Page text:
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In his novel, Jurassic Park, Michael Crichton builds on themes developed earlier in H.G. Wells' Island of Dr. Moreau, in which human experiments with biology lead to catastrophic consequences. The story is a cautionary tale concerning scientific arrogance. The scientists in the story are too confident in their own abilities and take insufficient precautions with their experiments, and are unwilling to respond sufficiently quickly when evidence starts to point to there being problems with their project.
There are several moral conclusions one could draw. First, that the possibility of commercial gain leads scientists to take unnecessary risks. Second, that interfering too much with biology can have adverse unforeseen consequences. Thirdly, that we should not arrogantly take for granted the ultimate supremacy or survival of the human race.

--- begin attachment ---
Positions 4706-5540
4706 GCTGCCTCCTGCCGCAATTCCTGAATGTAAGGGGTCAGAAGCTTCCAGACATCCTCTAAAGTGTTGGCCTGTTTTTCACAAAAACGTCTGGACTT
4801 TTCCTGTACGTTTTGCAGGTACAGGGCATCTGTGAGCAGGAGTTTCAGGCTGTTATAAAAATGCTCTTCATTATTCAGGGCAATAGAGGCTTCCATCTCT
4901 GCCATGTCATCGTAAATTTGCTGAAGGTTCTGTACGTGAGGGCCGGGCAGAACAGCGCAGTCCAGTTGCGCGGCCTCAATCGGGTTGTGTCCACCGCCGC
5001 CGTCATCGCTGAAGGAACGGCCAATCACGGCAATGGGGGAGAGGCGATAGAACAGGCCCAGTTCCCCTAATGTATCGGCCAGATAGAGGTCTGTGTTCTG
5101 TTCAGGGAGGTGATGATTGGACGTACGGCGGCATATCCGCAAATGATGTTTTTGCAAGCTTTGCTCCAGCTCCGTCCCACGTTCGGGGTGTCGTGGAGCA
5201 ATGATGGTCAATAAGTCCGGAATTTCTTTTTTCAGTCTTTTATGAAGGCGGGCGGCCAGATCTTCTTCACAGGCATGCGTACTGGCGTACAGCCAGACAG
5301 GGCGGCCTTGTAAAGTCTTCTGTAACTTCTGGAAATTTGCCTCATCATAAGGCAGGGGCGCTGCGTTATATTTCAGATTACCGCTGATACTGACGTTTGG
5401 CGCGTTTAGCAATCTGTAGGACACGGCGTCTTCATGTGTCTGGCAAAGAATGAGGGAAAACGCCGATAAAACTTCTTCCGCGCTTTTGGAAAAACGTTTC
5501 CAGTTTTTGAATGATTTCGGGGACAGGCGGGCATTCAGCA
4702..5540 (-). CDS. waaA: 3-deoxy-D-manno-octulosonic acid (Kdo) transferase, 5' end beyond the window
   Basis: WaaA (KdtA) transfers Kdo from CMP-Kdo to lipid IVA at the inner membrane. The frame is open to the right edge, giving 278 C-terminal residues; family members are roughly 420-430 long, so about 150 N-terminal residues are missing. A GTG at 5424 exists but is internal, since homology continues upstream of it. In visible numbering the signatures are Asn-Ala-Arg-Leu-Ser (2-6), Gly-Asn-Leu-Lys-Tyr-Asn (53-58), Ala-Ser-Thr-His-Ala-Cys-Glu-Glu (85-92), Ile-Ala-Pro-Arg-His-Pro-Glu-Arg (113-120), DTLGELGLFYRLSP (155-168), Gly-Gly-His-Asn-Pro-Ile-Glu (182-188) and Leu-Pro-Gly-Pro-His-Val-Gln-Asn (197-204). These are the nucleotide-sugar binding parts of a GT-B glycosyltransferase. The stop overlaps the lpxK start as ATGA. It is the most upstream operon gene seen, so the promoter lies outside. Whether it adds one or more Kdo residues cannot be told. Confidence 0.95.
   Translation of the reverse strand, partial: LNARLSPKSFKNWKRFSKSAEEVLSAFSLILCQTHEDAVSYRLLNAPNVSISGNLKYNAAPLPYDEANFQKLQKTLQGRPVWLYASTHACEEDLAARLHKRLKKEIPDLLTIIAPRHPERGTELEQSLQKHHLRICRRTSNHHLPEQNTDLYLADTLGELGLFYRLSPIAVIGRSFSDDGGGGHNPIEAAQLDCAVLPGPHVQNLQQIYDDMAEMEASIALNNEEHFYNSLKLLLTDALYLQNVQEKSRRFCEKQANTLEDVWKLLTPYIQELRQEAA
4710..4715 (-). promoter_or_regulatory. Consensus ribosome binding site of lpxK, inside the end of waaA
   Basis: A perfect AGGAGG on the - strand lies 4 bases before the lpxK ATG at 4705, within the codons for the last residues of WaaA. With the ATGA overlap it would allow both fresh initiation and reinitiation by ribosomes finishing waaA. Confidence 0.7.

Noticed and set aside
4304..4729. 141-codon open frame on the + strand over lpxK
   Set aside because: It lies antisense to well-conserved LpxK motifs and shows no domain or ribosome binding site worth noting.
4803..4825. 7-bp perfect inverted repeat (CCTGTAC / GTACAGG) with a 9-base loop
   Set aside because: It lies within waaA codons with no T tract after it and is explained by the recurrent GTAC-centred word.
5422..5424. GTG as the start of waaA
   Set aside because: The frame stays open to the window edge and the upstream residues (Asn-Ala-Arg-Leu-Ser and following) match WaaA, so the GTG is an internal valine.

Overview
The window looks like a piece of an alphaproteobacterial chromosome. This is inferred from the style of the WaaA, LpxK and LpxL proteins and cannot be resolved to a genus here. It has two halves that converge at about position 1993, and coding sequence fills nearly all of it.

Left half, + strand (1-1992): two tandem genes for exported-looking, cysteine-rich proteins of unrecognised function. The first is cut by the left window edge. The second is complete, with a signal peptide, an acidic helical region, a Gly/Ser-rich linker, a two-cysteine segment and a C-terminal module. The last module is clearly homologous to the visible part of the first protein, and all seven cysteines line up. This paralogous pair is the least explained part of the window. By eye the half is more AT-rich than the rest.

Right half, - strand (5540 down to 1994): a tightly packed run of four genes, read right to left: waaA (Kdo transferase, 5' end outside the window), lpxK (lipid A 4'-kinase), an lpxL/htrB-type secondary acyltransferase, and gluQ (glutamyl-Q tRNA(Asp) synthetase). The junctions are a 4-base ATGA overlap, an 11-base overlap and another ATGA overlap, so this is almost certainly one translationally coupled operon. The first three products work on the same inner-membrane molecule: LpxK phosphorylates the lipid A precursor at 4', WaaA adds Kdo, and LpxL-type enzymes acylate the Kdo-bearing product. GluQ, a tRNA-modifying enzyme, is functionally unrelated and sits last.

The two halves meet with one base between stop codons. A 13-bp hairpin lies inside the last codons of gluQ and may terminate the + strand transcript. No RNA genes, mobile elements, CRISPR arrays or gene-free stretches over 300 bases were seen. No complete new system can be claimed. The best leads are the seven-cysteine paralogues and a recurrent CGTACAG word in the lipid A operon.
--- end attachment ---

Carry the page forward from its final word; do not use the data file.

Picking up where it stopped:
To put it simply, the moral of the story could be stated as follows: "those who bring back ancient creatures just to enrich themselves will be eaten by them". However, while this lesson is still there for the average viewer, the moral seems too simplistic for the astute critic. Jurassic Park is but a modern retelling of Classical myths concerning hubris, an excessive pride that eventually results in the hero's fall. Examples of hubris are often found in fiction, most famously in Greek myths. More recently, Victor in Mary Shelley's Frankenstein also manifests hubris in his attempt to become a great scientist by causing life through technological means, but eventually regrets this previous desire. The Titanic story is also a fascinating modern example.
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